Freshly Inked Interview with Megan Jean Morris
Photos by: Jenna Baily Cover photo by: steveazzara
Megan Jean Morris was practically born and raised tattooing. In preschool, she’d get sent home early for being covered in ink. From the time she could hold a marker was using it to temporarily tattoo classmates. After high school she attended Syracuse University, earning a Bachelor’s in Industrial Design. From that point, she put all her efforts into a tattoo apprenticeship. Her portfolio is widely diverse, using color and black and grey. She’s expanded her skill-set by taking time to study multiple styles and landed on the focus of Surrealism and Realism. There’s no stopping or slowing down for Megan, she’s driven by telling a story through her pieces and conveying a new perspective for clients.
What was your experience like on TV?
Very simple answer. TV is about making TV. It is not about making art. So, it was cool and interesting and it is fun being recognized. However, as an artist it is frustrating because you often feel like you are wasting your time since you are spending months not really focused on making artwork. And fame makes you famous. Not rich. So, it can be a huge waste of time financially unless you want to focus on business avenues that open up because of fame. But again, then you are focused on business instead of art.
Also, side note, People always wonder if reality tv stars will be the same in person as they are on the show. And it seems to me that reality tv uses a formula where they simplify a person’s personality and then amplify it. That way they have a consistent character based on who the person is in real life, although it is a dumbed down dramatic version of that person. They have to simplify us for the masses to remember who’s who… so theres typically the slutty girl, bitchy girl, or over sensitive girl. That’s about it for your choices for type-casting a female on reality tv.
Can you tell our readers what makes your interview different from the rest?
I am committed to sharing honestly with you guys in hopes that maybe it will be valuable for you. I am going to spend most of my time here talking about two things: 1. Being a woman in this industry and 2- my personal life and how it has shaped me. Toward the end, I’ll answer a few questions about my tattooing career and advice.
Who is someone in the industry that inspires you?
Paul Booth. If you look at his career, he has projects that take decades. He plans way ahead, he works in all sorts of mediums, tattoos, paint, sculpture, film, business and music. He gets it. It’s all creation. Plus, I think it’s so funny that his work is so dark and mine is often so light, especially these days. But we both do the same thing… we allow people to be with their feelings and express something and this allows for healing, development, and growth.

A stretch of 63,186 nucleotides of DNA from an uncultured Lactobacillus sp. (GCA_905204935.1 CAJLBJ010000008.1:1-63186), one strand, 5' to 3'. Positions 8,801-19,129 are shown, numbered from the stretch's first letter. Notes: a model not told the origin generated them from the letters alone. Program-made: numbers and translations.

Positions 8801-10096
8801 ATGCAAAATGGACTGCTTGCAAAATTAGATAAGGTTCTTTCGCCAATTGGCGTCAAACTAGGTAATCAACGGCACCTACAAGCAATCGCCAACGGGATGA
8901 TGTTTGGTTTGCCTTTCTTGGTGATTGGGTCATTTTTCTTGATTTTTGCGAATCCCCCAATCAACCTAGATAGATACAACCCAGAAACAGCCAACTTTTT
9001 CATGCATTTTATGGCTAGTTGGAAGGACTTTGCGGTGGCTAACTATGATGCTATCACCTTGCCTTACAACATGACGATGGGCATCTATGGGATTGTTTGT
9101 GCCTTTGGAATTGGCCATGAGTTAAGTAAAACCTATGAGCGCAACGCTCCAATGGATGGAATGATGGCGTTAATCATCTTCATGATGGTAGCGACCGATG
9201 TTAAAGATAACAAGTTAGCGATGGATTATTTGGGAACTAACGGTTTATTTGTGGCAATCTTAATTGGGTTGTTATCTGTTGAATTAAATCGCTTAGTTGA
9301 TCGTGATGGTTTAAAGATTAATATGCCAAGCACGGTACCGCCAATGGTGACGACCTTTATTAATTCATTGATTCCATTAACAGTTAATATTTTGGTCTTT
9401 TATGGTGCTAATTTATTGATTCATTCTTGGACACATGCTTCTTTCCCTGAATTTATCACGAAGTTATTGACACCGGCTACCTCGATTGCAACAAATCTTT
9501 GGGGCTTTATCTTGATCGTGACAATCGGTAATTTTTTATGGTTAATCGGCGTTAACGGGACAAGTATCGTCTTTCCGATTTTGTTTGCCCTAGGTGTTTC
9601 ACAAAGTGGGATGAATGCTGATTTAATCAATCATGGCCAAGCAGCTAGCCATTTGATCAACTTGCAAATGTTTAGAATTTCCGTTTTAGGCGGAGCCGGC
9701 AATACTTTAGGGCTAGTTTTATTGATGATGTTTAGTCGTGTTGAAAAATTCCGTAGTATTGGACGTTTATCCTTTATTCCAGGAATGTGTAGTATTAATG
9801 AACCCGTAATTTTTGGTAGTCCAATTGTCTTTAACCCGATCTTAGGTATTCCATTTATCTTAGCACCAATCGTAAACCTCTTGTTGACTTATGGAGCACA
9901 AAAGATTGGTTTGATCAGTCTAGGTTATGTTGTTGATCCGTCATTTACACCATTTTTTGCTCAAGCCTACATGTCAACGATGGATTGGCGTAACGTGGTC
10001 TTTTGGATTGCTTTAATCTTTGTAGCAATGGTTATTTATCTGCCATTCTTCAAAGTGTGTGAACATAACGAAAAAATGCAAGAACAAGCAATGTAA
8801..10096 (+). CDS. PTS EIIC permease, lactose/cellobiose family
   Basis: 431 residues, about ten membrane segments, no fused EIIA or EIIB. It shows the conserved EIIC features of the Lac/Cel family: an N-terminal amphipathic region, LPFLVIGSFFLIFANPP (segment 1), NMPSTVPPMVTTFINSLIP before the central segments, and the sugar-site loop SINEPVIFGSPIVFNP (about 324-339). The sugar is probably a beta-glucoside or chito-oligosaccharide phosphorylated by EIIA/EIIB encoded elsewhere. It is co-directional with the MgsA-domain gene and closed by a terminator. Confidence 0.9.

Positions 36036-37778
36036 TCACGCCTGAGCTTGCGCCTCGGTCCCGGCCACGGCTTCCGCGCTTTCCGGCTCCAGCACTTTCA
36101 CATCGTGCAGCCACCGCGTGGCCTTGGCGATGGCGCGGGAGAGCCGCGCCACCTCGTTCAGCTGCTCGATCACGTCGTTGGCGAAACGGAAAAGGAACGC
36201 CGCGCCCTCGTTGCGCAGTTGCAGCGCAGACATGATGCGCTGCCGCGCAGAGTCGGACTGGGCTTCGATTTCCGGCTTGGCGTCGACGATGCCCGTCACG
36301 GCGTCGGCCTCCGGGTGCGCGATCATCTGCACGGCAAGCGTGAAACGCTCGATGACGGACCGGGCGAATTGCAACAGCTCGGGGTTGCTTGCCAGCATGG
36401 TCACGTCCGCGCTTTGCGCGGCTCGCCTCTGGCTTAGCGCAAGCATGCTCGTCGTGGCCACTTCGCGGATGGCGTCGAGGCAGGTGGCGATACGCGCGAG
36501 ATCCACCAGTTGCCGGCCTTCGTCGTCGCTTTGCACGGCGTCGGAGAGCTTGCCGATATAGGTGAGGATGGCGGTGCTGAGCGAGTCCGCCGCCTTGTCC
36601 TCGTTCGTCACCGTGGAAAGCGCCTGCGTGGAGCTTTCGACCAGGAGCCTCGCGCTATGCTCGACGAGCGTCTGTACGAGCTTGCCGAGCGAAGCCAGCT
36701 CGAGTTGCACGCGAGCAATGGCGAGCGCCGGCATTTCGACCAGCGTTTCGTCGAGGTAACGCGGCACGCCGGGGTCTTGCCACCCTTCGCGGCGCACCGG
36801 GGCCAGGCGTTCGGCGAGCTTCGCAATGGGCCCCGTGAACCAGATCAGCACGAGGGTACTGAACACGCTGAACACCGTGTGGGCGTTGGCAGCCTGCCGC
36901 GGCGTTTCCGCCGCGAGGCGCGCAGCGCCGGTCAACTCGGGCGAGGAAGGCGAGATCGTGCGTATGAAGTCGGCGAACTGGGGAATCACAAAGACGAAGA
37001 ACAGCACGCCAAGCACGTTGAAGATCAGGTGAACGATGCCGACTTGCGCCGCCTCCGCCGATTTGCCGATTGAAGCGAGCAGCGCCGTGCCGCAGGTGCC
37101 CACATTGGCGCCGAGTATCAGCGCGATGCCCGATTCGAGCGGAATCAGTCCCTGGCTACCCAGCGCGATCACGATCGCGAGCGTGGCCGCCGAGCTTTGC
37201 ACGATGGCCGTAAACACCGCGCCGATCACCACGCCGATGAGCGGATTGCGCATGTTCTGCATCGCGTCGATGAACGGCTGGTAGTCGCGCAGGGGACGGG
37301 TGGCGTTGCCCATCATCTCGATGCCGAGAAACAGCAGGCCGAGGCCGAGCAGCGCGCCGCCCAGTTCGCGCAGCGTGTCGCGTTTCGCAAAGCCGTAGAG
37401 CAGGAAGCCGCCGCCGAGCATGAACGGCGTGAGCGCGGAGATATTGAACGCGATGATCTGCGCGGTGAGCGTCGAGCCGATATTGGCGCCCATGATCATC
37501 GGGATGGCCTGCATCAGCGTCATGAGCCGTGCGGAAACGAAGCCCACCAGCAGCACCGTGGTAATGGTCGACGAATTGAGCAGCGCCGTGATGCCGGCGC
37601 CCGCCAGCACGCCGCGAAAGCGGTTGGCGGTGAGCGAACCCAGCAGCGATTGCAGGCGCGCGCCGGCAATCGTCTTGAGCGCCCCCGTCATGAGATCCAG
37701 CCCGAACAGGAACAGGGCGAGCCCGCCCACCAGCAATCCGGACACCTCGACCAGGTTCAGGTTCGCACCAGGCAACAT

Other artists who have been my friends and mentors, supporting me throughout my career are Josh Duffy, Nikko Hurtado, Carlos Torres, Jose Perez Jr., Kelly Doty, Ryan Ashley Malarkey, Sara Fabel, and Teresa Sharp. I also dated Carl Grace and Cleen Rock One for short periods of time but was fortunate to be influenced by their artistic perspectives and application techniques. All in all, I have been very lucky to have made connections with artists that were like my childhood dreams come true!
And your advice on receiving an apprenticeship?
Persistency and a highly developed sense of social interactions. Be helpful, not annoying. Good help and dependable people who want to work hard are rare. Be one, and you will be wanted. Do not expect anyone to give you something for free. Try and think if you were the boss, what would make your arrival pleasant, something they look forward to? Come with coffees, and awareness of their work, and ask to spend time at the shop cleaning and organizing and answering the phone for free. After they get to know you a bit, then maybe it will be appropriate to talk about an apprenticeship. I would not start out by asking right away if you can “have an apprenticeship”, it’s just too easy for them to say NO. However, not so many people will say “no, please don’t clean my bathroom and bring me coffees in the morning once or twice a week for free”. By spending time at the shop you will see and hear things that will teach you how to discuss tattoo ideas and rates with clients, or how to check inventory or notice other things the shop needs. Once you make yourself valuable, then you can talk about apprenticeship. Be smart and don’t waste your time with the wrong shop though. Make sure they have the capacity for an apprentice so that your efforts are not going to waste.
For the full interview check out our 2nd Annual women's issue with our awesome cover artist, Megan Jean!